Complexity has recently shown that interactions which reductionism neglects are relevant for understanding phenomena. When interactions are considered, reductionism becomes limited in several aspects. In this paper, I argue that interactions imply nonreductionism, non-materialism, non-predictability, non-Platonism, and non-Nihilism. As alternatives to each of these, holism, informism, adaptation, contextuality, and meaningfulness are put forward, respectively. A worldview that includes interactions not only describes better our world, but can help to solve many open scientific, philosophical, and social problems caused by implications of reductionism.
Computing Nature: A Network of Networks of Concurrent Information Processes
Gordana Dodig Crnkovic, Raffaela Giovagnoli http://unam.us4.list-manage1.com/track/click?u=0eb0ac9b4e8565f2967a8304b&id=ff5a422241&e=d38efa683e
This text presents the research field of natural/unconventional computing as it appears in the book COMPUTING NATURE. The articles discussed consist a selection of works from the Symposium on Natural Computing at AISB-IACAP (British Society for the Study of Artificial Intelligence and the Simulation of Behaviour and The International Association for Computing and Philosophy) World Congress 2012, held at the University of Birmingham, celebrating Turing centenary. The COMPUTING NATURE is about nature considered as the totality of physical existence, the universe. By physical we mean all phenomena, objects and processes, that are possible to detect either directly by our senses or via instruments. Historically, there have been many ways of describing the universe (cosmic egg, cosmic tree, theistic universe, mechanistic
universe) while a particularly prominent contemporary approach is computational universe, as discussed in this article.
Reconstructing complex networks from time series
Novel method of reconstructing the topology of dynamical networks from time series is proposed. By examining the variable–derivative correlation of the network node pairs, we derive a simple equation yielding the network adjacency matrix. Our key assumption is that the intra-network interaction functions are known. We illustrate the method on a simple example, and discuss the dependence of the reconstruction on the dynamical properties of time series. Our method is applicable to any weighted or directed network, in principle allowing for precision to be estimated.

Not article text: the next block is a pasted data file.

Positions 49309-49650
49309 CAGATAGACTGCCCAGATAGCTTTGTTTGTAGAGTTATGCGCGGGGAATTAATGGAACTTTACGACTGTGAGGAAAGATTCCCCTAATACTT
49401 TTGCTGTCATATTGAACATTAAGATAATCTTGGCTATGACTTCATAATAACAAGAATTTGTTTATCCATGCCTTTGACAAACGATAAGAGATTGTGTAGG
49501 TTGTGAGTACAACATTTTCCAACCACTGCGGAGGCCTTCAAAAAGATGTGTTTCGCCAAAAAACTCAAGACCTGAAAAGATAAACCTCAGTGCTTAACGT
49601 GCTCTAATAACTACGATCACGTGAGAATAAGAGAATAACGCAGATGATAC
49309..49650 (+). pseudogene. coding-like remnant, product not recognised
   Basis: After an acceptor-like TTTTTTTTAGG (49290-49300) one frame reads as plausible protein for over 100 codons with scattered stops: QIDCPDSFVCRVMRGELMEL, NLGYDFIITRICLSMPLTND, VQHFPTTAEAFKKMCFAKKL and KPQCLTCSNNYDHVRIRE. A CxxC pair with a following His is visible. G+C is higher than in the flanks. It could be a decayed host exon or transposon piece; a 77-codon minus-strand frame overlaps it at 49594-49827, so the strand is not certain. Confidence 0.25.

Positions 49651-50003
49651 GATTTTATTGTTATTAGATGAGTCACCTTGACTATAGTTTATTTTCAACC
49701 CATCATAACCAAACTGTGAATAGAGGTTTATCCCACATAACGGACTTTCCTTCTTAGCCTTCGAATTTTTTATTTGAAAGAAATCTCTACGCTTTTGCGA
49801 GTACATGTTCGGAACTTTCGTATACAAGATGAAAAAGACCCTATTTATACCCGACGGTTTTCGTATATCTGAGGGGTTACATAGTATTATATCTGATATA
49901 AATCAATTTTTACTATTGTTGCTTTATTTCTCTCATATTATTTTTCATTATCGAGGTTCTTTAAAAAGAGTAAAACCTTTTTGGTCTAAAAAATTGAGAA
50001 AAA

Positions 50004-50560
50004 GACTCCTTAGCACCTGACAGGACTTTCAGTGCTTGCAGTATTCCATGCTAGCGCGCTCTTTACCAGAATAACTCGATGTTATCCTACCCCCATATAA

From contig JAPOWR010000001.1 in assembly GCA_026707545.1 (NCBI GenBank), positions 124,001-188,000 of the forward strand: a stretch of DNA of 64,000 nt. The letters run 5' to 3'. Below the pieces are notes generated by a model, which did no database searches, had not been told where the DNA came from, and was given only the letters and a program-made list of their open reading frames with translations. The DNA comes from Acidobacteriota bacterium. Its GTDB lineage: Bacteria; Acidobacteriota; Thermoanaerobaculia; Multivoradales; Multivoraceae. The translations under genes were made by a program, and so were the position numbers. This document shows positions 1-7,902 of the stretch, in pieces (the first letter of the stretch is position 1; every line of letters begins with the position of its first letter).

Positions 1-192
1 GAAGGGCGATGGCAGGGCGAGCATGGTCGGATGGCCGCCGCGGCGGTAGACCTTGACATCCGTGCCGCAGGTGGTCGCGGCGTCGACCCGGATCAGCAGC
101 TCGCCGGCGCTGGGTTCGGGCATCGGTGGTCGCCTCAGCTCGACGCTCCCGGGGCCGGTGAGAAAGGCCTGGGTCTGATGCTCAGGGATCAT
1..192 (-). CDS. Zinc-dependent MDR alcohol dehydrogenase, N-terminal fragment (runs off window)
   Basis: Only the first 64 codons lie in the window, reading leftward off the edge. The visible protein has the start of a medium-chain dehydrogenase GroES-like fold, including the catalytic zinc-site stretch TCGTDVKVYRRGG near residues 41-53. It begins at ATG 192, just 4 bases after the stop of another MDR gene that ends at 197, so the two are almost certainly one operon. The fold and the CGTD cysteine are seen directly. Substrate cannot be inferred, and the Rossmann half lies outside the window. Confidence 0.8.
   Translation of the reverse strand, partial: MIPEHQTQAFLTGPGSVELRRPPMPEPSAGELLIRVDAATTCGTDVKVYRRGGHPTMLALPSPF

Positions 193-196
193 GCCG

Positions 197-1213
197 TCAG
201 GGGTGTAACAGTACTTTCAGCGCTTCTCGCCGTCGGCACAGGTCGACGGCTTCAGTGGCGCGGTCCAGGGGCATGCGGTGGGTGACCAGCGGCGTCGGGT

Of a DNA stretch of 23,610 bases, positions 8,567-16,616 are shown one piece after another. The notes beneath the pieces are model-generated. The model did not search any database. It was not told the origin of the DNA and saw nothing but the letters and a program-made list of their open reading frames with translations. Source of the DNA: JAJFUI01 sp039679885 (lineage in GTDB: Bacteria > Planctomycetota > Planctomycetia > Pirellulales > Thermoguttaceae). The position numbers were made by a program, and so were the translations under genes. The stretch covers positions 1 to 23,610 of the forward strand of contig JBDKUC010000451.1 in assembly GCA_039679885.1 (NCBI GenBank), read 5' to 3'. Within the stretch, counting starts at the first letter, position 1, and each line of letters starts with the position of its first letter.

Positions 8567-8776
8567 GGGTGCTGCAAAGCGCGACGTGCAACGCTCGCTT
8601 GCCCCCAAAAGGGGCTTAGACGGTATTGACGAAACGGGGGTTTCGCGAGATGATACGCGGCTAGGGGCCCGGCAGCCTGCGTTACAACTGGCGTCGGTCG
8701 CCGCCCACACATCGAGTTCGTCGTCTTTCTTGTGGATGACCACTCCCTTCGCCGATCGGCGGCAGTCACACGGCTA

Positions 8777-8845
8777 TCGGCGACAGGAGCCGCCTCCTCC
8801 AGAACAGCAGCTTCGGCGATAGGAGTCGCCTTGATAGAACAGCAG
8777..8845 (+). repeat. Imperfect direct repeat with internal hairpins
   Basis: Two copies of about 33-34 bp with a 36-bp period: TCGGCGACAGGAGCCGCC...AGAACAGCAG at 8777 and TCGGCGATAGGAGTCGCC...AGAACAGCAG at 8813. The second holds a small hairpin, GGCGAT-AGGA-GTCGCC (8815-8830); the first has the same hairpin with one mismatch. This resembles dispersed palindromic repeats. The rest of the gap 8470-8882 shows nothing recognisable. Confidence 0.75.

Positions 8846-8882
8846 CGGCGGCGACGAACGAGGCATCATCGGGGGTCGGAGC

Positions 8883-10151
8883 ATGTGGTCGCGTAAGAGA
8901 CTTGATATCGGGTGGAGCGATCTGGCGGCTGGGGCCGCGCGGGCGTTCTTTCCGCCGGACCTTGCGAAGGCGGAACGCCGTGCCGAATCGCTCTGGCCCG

Desynchronizing Networks Using Phase Resetting
J. Borresen, D. Broomhead
Understanding complex systems which exhibit desynchronization as an emergent property should have important implications, particularly in treating neurological disorders and designing efficient communication networks. Here were demonstrate how, using a system similar to the pulse coupling used to model firefly interactions, phase desynchronization can be achieved in pulse coupled oscillator systems, for a variety of network architectures, with symmetric and non symmetric internal oscillator frequencies and with both instantaneous and time delayed coupling.
The Emergence of Organizations and Markets
John F. Padgett, Walter W. Powell
Princeton University Press (October 14, 2012) See it on Scoop.it
, via CxBooks (http://www.scoop.it/t/cxbooks)
The social sciences have sophisticated models of choice and equilibrium but little understanding of the emergence of novelty. Where do new alternatives, new organizational forms, and new types of people come from? Combining biochemical insights about the origin of life with innovative and historically oriented social network analyses, John Padgett and Walter Powell develop a theory about the emergence of organizational, market, and biographical novelty from the coevolution of multiple social networks. They demonstrate that novelty arises from spillovers across intertwined networks in different domains. In the short run actors make relations, but in the long run relations make actors.
This theory of novelty emerging from intersecting production and biographical flows is developed through formal deductive modeling and through a wide range of original historical case studies. Padgett and Powell build on the biochemical concept of autocatalysis–the chemical definition of life–and then extend this autocatalytic reasoning to social processes of production and communication. Padgett and Powell, along with other colleagues, analyze a very wide range of cases of emergence. They look at the emergence of organizational novelty in early capitalism and state formation; they examine the transformation of communism; and they analyze with detailed network data contemporary science-based capitalism: the biotechnology industry, regional high-tech clusters, and the open source community.
When Networks Network
See it on Scoop.it
(http://www.scoop.it/t/papers/p/3143105858/when-networks-network) , via Papers (http://www.scoop.it/t/papers)
When networks depend on other networks, such as a communications network that relies on a power grid, failure can cascade back and forth between the two. This behavior may explain sudden breakdowns in interacting systems. Thus, the effects of an attack on a single node can reduce an bernetwork that starts with 12 operating nodes to just four.
Once studied solo, systems display surprising behavior when they interact.
Dawn R. Gilpin, PhD
Walter Cronkite School
Journalism & Mass Communication
Arizona State University